The new Dungeons & Dragons adventure, Baldur’s Gate: Descent Into Avernus, is an upcoming story campaign for Fifth Edition where tabletop gamers roam Avernus, the hellish wasteland of the underworld. A crucial element to Avernus are rolling armored tanks called “Infernal War Machines,” driven by devils and demons that players can commandeer for themselves.
If that all sounds a little bit like Mad Max Fury Road, well that’s exactly what Wizards of the Coast wanted. D&D Creative Writer and Game Designer Adam Lee tells Inverse that a specific scene from the acclaimed 2015 action movie directly inspired the premise of Descent Into Avernus. Witness!
“That scene when they’re in the War Rig going into the sandstorm, that’s what stuck out in my head,” Lee says. “That’s when I said to the team, it’s like Mad Max Fury Road in hell. These war machines you have to build. That’s when everyone’s like, that’s cool, let’s do it.”
That scene (among others) in Mad Max Fury Road is hard to ignore. A continuation of George Miller’s post-apocalypse series, the Oscar-nominated Fury Road follows Max Rockatansky (Tom Hardy), an ex-cop turned survivor who assists a rogue general, Furiosa (Charlize Theron) in liberating five women held as slaves under the tyrannical Immortan Joe.
Aside from its story exploring themes like freedom and control, Fury Road remains celebrated for its death-defying action sequences, where pale bodies fling over spiked cars to make balloons of fire. Approximately 26 minutes into the film’s two-hour running time, a chase sequence enters a wild thunderstorm, creating a cinematic image that almost feels as hellish as it looks.
Descent Into Avernus is basically the tabletop version of that iconic sequence.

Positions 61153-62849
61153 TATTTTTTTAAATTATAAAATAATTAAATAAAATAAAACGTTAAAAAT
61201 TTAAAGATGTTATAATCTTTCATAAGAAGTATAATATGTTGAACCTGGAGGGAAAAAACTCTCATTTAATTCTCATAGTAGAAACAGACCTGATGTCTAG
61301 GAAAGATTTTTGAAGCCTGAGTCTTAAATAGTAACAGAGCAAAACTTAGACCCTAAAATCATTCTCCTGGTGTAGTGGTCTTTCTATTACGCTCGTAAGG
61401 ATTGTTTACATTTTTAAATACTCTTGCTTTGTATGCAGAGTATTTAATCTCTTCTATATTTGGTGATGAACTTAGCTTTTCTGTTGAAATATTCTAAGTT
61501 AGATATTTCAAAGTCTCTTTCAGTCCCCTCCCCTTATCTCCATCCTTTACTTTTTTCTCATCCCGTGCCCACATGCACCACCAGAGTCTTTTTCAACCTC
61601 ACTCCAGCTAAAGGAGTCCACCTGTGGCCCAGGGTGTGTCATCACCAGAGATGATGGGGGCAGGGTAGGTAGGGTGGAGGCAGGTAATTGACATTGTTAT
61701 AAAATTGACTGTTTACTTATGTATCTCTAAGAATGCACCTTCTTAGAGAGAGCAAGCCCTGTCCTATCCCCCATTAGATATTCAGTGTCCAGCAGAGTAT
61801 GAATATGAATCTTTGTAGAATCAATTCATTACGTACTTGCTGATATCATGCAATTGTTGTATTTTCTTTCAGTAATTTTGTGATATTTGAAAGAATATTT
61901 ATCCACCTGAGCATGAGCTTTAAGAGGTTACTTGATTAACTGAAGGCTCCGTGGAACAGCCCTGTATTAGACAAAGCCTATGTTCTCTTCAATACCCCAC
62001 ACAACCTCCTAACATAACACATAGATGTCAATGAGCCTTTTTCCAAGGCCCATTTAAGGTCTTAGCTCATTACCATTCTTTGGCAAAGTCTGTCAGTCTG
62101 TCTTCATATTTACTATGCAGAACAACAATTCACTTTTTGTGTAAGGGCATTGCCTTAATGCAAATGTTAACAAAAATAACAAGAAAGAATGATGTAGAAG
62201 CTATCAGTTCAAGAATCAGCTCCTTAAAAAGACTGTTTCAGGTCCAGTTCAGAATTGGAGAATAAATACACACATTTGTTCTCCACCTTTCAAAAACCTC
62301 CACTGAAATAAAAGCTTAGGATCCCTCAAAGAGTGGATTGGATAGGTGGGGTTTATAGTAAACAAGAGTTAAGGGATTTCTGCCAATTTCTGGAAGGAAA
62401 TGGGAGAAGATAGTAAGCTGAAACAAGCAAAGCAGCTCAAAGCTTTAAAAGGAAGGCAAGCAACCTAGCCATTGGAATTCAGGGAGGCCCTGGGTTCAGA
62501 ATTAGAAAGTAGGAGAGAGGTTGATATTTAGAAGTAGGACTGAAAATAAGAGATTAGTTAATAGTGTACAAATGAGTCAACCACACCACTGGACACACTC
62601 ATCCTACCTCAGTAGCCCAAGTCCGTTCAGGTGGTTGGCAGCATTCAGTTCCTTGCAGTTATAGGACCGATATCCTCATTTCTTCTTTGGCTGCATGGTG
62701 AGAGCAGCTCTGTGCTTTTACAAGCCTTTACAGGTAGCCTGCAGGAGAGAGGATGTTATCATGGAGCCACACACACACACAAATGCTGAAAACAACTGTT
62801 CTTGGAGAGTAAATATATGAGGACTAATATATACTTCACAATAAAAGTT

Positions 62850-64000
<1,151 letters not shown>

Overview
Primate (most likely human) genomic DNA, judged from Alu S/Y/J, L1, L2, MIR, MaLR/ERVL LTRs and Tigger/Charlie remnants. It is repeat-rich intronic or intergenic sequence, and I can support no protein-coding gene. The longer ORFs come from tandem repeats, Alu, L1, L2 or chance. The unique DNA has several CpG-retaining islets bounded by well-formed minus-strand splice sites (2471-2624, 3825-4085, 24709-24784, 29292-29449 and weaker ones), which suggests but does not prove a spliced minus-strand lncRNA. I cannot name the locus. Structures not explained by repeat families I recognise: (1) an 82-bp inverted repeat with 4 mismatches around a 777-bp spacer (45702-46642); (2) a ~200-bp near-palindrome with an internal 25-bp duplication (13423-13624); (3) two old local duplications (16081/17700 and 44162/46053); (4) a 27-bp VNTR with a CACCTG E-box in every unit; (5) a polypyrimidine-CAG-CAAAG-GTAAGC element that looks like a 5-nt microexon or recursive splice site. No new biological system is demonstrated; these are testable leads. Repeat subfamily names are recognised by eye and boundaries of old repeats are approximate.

Work on Descent Into Avernus, out in stores on September 17, began roughly around the time the film was released. “So it was in my mind,” recalls Lee, “and as soon as we [Wizards of the Coast] were like, ‘We’re gonna go to hell,’ I started doing research into Avernus, basically this giant, blasted battlefield and this eternal war between demons and devils.”
Avernus, the first layer in the Nine Hells within the Forgotten Realms, has “wreckage everywhere, there’s piles of bones and corpses, and this sulfuric cloud atmosphere,” describes Lee. “It’s hellish.”
As Lee and the team at Wizards fleshed out Avernus, it was decided that players need a functional (and fun) way to get across the wide open landscape. “I was like, how do players go from point A to point B in this vast plane? They gotta travel. And that’s when I was like, oh, Fury Road.”
At D&D Live 2019, when Descent Into Avernus was first unveiled to the public, Wizards of the Coast employees further contextualized the idea of “Mad Max in hell” and how that will manifest for players of D&D.
“It is a scary environment,” Chris Perkins, Principal Story Designer, told Inverse. “You come upon these great forces colliding and you see the carnage going on. It would take a brave party of adventurers to want to step foot into that, but they can. And it’s a case where we want the characters to have discussion among themselves: If we involve ourselves, are we going to change anything? Or are we just throwing ourselves into needless danger?”
“It sets up really interesting conversation for the table,” he added. “You’re down there to save a city. But there’s all kinds of temptations in hell.”
Oh, what a lovely day.
Baldur’s Gate: Descent Into Avernus is available at book retailers on September 17.